of Heat Effects
Effects of Helmets and Visors on Ear Overpressure
As part of this study, pressure measurements were made at the ear of the mannequin in order to evaluate the effectiveness of the different head protection systems in reducing the overpressure levels that reach the ear of a deminer in the case of an accidental detonation.
Figure 8a shows typical traces of overpressure measurements obtained at the mannequins’ ears when they faced a blast from the 100g C4 simulated mine at a distance of 0.70m. Figure 8b illustrates traces when facing the 200g C4 simulated mine at a distance of 0.80m. From both figures, it can be observed that the peak overpressure for the Sport-1 helmets is essentially independent of visor thickness but that the peak pressure increases significantly for both the Head-band and Hard hat systems. This result is not surprising, as one would expect the peak pressure reaching the ear to be a function of geometry. The Sport-1 helmets have the advantage because their visors are tucked in behind a chest plate to limit the blast overpressure’s ability to reach the ear. The Hard hat and Head-band systems do not operate in this fashion, so the blast wave can easily get behind the visor and readily reach the ear, which most likely contributes to the higher overpressure (this factor also causes the visor and headgear to be easily removed from the head during the blast event).
Figure 9 shows average peak overpressures measured at the ear of the mannequins for different charge masses and both distances tested. It is shown that the peak overpressure at the ear increases with increasing charge mass and decreases with distance for a particular type of head protection system. In general, the measured peak ear overpressures for all Sport-1 helmets are less than those for Hard hat and Head-band systems, which can be attributed to the reasons stated above. For further discussion on the ear overpressure in a demining context, please see [Appendix A, 1].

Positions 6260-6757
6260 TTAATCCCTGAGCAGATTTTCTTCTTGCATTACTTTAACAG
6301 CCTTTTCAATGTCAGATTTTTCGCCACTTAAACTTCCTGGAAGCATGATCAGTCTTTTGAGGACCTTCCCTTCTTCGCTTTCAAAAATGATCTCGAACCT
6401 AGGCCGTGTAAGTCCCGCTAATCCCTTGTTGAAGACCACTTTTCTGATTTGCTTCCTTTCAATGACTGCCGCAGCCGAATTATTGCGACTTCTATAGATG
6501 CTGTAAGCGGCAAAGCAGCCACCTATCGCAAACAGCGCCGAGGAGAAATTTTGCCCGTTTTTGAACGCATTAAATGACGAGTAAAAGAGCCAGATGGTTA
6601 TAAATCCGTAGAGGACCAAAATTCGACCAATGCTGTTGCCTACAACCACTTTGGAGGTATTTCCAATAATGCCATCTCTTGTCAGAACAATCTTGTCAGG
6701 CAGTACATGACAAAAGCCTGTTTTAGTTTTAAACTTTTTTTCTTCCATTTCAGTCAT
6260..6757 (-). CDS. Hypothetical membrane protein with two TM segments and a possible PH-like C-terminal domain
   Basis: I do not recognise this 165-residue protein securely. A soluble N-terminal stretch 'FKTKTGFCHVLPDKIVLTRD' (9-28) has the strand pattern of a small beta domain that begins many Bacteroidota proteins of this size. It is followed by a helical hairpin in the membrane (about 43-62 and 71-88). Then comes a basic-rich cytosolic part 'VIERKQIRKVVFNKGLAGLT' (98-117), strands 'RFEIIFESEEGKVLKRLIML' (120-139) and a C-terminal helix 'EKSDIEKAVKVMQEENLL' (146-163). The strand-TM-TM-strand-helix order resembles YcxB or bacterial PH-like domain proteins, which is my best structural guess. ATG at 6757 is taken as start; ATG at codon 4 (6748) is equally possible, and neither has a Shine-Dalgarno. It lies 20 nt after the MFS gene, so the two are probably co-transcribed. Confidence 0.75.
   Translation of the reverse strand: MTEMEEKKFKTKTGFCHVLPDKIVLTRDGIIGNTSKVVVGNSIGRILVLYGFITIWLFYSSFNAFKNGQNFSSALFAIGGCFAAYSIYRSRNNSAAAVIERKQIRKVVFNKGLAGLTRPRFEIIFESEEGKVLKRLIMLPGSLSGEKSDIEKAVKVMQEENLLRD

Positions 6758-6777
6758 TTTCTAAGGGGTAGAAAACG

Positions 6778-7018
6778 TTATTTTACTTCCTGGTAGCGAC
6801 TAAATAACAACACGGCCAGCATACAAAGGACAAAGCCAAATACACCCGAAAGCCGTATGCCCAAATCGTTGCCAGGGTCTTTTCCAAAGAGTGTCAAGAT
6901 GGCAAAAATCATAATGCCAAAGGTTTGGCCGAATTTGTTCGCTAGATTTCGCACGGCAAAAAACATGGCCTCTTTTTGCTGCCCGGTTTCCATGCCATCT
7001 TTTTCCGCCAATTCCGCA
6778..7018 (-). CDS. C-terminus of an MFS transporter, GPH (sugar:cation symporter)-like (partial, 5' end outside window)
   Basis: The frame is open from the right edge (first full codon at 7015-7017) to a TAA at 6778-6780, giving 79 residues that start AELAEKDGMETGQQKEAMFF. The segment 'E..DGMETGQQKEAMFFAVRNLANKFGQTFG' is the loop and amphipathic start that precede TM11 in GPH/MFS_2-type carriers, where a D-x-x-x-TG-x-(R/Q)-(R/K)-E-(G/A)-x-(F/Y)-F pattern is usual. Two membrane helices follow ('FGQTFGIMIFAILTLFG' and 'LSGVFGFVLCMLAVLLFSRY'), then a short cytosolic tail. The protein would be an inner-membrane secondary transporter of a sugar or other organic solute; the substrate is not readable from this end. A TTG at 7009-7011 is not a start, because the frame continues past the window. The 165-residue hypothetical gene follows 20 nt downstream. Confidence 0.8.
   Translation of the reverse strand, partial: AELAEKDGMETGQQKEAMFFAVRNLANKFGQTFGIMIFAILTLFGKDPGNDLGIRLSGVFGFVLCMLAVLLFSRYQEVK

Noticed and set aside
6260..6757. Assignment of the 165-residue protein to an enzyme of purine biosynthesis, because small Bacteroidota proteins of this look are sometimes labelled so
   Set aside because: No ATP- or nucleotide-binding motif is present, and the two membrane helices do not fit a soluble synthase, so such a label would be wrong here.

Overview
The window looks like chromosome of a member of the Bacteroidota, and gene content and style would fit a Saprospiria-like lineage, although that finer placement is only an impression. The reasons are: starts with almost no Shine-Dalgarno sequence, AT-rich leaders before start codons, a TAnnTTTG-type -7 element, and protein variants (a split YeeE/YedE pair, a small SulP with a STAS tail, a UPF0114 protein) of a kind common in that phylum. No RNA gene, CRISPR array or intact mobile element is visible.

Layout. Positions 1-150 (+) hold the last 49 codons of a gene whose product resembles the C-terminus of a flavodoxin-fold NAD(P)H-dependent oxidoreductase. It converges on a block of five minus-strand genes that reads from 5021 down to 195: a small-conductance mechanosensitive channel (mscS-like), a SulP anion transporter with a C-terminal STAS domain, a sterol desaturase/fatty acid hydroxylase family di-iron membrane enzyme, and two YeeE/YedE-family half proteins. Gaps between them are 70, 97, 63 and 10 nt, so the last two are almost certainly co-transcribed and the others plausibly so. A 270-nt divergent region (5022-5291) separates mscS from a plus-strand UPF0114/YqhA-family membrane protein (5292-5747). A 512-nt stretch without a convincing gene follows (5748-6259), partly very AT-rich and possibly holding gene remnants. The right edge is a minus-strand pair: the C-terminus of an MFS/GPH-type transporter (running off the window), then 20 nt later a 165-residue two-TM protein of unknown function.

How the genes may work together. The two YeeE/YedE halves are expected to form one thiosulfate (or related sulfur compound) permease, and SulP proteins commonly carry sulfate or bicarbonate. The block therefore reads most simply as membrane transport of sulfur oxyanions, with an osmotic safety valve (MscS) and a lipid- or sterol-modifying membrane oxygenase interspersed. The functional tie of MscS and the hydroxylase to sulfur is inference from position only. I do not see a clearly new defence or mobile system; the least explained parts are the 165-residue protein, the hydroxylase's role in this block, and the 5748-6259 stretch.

Effects of Visor Position on Head Acceleration
A visor is an essential part of the overall head and face protection system and should be kept in a closed position during demining. In many demining theaters, deminers tend to keep their visors open to gain comfort in a hot climate or due to limited visibility because of scratching and fog. This practice may have severe consequences in the event of a detonation. There is the obvious effect of leaving the face exposed to the blast wave and fragmentation, thereby dramatically increasing the chance for severe injury to the face, such as blindness.
However, the other effects, not often thought of, are the accelerative or concussive effects on the head. With the visor open, a large concave surface area is created for the helmet and visor to catch and trap the blast wave. This effect can cause the head to be accelerated backwards at a rate much higher than when the visor is in the closed position (the blast can pass over the relatively streamlined, convex surface of the visor in its closed position). Figure 10 shows the effect of open and closed visors on the head acceleration for the Sport-1 helmet and for different charge masses. The effect of a visor position is obvious, as the peak acceleration can be an order of higher magnitude with an open visor compared with a visor in the closed position.
An initial evaluation of a range of lightweight demining helmets has been performed from several perspectives. It has been shown through tests designed to accurately represent an actual demining accident scenario that, with respect to lightweight helmets, several factors must be considered in order to provide the deminer with adequate protection.
By performing tests with visors that range in thickness, it has been demonstrated that even a small increase in visor thickness can tremendously affect the ability of a visor to prevent high velocity fragmentation from reaching the face of a deminer. In the tests performed for this study, it was demonstrated that by increasing visor thickness from 5 to 5.7mm, one could decrease the chance of a fragment penetration by over eight times. Furthermore, the effect of decreasing one’s distance from a mine was shown to a have a marked effect on whether a fragment would penetrate a protective visor—thus indicating the importance of increasing stand-off distance whenever possible.